HealthDay News — Short sleep duration is associated with lower bone mineral density (BMD) and a higher risk for osteoporosis among postmenopausal women, according to a study published online Nov. 6 in the Journal of Bone and Mineral Research.
Heather M. Ochs-Balcom, Ph.D., from the State University of New York in Buffalo, and colleagues used data from 11,084 postmenopausal women participating in the Women’s Health Initiative (mean age, 63.3 years) to assess the relationship between sleep and bone health. Dual-energy X-ray absorptiometry (DXA) was used to assess low bone mass and osteoporosis.
The researchers found that in adjusted models, women who reported sleeping no more than five hours per night had on average 0.012 to 0.018 g/cm² significantly lower BMD at all four sites (whole body, total hip, femoral neck, and spine) versus women who reported sleeping seven hours per night. Women reporting no more than five hours of sleep per night had higher odds of low bone mass and osteoporosis of the hip (odds ratios, 1.22 and 1.63, respectively). A similar pattern was seen for spine BMD. There were higher odds of osteoporosis (adjusted odds ratio, 1.28) among women with no more than five hours of sleep per night. There were no significant associations between sleep quality and DXA BMD.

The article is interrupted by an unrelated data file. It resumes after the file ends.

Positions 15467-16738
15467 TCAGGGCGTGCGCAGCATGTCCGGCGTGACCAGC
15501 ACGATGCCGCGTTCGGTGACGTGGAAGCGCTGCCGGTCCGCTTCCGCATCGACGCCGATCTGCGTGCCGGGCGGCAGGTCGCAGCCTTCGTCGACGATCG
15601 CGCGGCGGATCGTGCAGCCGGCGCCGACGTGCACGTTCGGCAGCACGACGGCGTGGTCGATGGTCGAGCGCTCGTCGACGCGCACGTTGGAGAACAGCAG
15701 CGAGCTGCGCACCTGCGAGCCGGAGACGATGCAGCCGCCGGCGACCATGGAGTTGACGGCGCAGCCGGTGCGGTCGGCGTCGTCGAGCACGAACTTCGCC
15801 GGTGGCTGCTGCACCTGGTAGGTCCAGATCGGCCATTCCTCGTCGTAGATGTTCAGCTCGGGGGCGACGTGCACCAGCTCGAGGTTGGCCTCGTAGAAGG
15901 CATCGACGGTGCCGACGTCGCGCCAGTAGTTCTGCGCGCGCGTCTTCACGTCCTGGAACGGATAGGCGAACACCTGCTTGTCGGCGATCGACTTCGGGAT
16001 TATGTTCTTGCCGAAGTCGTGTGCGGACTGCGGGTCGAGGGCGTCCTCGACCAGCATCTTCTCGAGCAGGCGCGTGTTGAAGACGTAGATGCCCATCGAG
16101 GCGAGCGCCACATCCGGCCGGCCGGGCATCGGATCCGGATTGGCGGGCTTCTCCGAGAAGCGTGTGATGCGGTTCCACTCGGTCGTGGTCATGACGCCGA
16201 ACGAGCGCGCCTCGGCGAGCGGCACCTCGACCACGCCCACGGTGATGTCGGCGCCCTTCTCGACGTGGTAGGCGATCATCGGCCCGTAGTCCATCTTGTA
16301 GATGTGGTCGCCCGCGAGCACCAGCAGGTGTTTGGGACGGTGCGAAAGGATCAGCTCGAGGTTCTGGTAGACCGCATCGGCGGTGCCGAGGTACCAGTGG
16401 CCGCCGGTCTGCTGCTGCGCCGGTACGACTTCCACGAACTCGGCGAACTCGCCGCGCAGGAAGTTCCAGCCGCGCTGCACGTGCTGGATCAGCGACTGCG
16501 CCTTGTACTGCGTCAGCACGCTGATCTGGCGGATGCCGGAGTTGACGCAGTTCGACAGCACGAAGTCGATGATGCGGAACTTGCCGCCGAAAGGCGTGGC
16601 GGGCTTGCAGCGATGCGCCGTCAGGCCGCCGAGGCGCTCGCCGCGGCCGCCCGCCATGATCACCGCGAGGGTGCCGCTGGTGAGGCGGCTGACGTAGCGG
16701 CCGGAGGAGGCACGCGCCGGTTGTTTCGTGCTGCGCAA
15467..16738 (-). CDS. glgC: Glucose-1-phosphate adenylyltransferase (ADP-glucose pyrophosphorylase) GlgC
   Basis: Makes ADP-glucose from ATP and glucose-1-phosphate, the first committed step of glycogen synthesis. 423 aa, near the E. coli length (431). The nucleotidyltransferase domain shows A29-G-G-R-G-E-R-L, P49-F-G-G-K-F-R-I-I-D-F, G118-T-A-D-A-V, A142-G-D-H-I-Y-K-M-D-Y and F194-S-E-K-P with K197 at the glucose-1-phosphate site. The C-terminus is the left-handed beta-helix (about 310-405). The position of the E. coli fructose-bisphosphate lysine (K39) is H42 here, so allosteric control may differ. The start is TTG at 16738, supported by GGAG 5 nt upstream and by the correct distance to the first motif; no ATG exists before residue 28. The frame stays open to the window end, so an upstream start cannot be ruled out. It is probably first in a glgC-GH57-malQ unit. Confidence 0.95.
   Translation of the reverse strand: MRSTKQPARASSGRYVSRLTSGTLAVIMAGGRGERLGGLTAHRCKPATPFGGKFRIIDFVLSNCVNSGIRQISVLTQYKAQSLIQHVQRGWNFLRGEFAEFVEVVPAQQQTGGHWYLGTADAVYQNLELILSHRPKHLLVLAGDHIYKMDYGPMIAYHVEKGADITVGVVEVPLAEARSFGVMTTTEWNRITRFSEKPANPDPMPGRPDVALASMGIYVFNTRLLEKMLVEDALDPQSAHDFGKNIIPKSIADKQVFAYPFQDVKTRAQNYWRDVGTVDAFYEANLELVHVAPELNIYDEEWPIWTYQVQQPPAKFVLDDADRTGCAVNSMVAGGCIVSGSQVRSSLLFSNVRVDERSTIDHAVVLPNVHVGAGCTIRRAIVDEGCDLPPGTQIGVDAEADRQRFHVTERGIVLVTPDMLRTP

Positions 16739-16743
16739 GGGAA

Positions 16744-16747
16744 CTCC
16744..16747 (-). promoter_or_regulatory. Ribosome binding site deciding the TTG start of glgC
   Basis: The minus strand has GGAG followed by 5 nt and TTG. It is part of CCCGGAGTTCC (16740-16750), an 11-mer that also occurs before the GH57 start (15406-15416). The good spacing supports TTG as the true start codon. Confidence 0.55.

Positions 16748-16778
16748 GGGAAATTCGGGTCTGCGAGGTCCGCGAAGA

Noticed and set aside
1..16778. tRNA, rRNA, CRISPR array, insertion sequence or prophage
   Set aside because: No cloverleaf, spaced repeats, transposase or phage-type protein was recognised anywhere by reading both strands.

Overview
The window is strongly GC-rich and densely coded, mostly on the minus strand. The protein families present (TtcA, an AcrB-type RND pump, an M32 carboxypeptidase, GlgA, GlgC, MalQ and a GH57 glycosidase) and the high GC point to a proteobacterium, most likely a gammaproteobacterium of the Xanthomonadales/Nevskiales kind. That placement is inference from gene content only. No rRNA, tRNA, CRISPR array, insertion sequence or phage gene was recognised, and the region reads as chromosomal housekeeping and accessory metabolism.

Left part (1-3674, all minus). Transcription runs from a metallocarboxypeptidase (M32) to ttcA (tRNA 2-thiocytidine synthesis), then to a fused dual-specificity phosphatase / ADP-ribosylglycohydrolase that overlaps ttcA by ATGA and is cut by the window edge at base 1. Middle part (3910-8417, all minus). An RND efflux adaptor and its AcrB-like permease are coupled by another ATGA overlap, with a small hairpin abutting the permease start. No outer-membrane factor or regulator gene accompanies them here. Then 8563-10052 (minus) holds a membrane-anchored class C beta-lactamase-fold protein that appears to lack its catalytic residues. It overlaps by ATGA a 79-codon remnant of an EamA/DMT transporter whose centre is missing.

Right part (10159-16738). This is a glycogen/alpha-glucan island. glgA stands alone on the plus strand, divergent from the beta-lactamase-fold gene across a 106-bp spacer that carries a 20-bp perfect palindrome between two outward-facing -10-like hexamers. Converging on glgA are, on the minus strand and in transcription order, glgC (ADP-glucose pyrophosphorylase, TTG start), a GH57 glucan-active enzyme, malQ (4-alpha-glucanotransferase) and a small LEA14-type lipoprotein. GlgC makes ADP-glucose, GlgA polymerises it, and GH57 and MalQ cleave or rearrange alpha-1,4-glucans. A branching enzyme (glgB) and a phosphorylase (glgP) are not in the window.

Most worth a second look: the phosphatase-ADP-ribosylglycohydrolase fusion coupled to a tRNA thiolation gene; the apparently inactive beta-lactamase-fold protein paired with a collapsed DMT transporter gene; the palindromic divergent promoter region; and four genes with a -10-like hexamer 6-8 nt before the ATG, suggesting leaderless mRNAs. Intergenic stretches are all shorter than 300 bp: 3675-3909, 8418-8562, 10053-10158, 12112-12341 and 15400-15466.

“Our study suggests that sleep may negatively impact bone health, adding to the list of the negative health impacts of poor sleep,” Ochs-Balcom said in a statement. “I hope that it can also serve as a reminder to strive for the recommended seven or more hours of sleep per night for our physical and mental health.”
One author disclosed financial ties to Merck.
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